You need to plan where everyone will stay and where the retreat will take place. Is it going to be a big event or a small one? You want to be sure everyone stays at the same hotel. You also need to be sure the place you are going to be staying at has a conference room. This is for all the presentations that will be taking place.
- Program materials
These are any and all handouts that will go with each of the presentations that will go on during the event.
- Speaker fees and travel expenses
If you are having speakers giving presentations at your retreat you will need to pay their fees. You will also have to pay any of their travel expenses they may incur. These can be professional authors, publishing agents, or marketers as an example.
- Event promoting expense
You want to promote your retreat for people to join. What good is planning a major writers retreat if no one knows about it and signs up for it?
- Meals, Snacks, and drinks
Everyone will need to eat while at the retreat. Most hotels provide free complimentary breakfast for each night you stay. But you still have to plan lunches and dinners for the guests. Or you can charge a smaller price of attending by having your guests provide their own meals. This is one reason to include a list of local restaurants. You also want to include directions to them, and menus in the guest’s welcome pack. You can even note which ones offer delivery.
Once you have the costs figured out you can then decided what to charge each participant for your retreat. You will want to charge a little more than the cost of expenses. This can have 2 benefits for you. It can cover the expense of your own attendance. And second, it can help cover some of your own writing or promotion expenses for your own books.
How to plan your one small DIY retreat.
As stated above a DIY retreat is one where you are the only participant. To plan one you can plan 2 or 3 days in a motel room. What kind of expenses will you have for this type of event? I talk about them below.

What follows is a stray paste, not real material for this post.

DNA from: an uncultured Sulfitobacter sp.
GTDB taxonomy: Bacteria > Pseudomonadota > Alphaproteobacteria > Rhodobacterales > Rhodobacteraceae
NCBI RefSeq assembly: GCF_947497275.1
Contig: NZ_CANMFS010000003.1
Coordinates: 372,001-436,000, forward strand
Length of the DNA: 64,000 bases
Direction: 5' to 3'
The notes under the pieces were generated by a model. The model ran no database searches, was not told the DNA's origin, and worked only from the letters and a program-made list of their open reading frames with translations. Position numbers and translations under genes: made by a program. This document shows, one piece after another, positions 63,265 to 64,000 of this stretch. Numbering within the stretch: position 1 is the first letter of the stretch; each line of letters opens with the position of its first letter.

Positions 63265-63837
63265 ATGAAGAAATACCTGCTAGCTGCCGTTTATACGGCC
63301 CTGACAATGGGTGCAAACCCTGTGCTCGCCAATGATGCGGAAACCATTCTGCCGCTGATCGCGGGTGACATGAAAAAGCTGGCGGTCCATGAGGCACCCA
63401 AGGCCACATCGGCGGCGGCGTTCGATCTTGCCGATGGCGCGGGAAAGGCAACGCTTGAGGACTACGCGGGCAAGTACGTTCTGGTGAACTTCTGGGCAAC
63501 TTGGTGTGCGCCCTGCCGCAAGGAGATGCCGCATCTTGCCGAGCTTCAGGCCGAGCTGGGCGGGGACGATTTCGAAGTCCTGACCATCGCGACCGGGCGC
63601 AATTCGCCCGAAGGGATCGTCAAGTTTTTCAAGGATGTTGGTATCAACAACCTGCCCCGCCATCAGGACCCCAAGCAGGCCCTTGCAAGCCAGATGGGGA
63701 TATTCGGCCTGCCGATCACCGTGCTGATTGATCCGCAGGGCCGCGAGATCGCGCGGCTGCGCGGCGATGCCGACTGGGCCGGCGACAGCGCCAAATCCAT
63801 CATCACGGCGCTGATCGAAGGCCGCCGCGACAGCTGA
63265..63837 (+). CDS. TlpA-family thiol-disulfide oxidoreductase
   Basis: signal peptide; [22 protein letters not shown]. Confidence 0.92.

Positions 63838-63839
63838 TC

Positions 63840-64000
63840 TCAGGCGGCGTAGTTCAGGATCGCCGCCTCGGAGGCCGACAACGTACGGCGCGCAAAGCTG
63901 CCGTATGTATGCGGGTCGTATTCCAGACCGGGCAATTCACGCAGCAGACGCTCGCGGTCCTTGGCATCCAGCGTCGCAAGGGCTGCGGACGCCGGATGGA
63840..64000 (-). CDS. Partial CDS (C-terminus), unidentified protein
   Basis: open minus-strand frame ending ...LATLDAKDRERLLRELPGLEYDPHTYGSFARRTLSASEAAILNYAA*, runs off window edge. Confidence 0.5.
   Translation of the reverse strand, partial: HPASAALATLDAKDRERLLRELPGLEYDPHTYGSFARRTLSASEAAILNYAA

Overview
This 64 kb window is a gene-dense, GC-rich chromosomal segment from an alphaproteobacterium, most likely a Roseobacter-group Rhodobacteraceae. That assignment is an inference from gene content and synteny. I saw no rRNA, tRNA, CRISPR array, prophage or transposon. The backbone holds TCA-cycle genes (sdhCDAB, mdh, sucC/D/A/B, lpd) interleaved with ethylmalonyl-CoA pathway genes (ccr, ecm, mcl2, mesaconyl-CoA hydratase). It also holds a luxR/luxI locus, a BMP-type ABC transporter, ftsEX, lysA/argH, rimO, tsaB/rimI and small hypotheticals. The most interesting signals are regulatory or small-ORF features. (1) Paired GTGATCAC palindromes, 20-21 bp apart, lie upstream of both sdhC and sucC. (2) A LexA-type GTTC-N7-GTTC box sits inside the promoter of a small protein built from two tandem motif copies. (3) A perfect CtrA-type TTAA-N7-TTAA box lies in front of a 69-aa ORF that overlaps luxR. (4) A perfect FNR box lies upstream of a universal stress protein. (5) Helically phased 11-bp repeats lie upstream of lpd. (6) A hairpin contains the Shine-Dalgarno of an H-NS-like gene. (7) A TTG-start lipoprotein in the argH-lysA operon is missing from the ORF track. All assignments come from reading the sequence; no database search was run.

Your only expense is the cost of the room and food while you are there. These are the mandatory expenses. Optional expenses can include online courses. Ones dealing with things you want to learn in your writing business.
What do you do when you go on a DIY retreat?
There are many different activities that you can do during one of these types of retreats. The point is that you relax. You can do this while still accomplishing quite a bit of writing and related activities. Some ideas can include:
- Take a course on writing, marketing, and running your writing business.
- Read blog articles on writing
- Listen to podcasts or webinars about writing
- And of course, write on your current or new project
Getting away to a writer’s retreat has many advantages as mentioned above in this article. So whether you go on an all-out retreat with other writers, or you go on a DIY retreat it is a valuable experience. This is something you don’t want to miss.
When coming up with the money to go on a DIY retreat try stashing $10 a week. At the end of a year, you can go on a retreat. Or maybe you get a good tax check back that you can use part of it. You can then stash a couple hundred back and plan your retreat.